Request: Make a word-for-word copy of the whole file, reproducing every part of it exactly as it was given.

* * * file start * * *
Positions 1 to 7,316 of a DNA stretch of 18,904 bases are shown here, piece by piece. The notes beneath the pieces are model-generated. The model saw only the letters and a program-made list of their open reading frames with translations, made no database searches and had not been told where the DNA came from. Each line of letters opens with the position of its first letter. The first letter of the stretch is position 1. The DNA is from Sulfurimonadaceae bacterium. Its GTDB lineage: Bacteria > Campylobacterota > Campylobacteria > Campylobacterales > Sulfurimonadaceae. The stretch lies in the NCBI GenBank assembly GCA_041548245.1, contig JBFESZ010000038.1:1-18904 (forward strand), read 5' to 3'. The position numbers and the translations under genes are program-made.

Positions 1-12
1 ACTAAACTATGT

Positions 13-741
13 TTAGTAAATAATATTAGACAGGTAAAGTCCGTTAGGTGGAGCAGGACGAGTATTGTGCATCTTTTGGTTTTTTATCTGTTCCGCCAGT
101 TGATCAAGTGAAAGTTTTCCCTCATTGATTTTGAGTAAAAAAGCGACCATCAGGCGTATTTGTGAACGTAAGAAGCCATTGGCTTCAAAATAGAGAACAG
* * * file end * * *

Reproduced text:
Positions 1 to 7,316 of a DNA stretch of 18,904 bases are shown here, piece by piece. The notes beneath the pieces are model-generated. The model saw only the letters and a program-made list of their open reading frames with translations, made no database searches and had not been told where the DNA came from. Each line of letters opens with the position of its first letter. The first letter of the stretch is position 1. The DNA is from Sulfurimonadaceae bacterium. Its GTDB lineage: Bacteria > Campylobacterota > Campylobacteria > Campylobacterales > Sulfurimonadaceae. The stretch lies in the NCBI GenBank assembly GCA_041548245.1, contig JBFESZ010000038.1:1-18904 (forward strand), read 5' to 3'. The position numbers and the translations under genes are program-made.

Positions 1-12
1 ACTAAACTATGT

Positions 13-741
13 TTAGTAAATAATATTAGACAGGTAAAGTCCGTTAGGTGGAGCAGGACGAGTATTGTGCATCTTTTGGTTTTTTATCTGTTCCGCCAGT
101 TGATCAAGTGAAAGTTTTCCCTCATTGATTTTGAGTAAAAAAGCGACCATCAGGCGTATTTGTGAACGTAAGAAGCCATTGGCTTCAAAATAGAGAACAG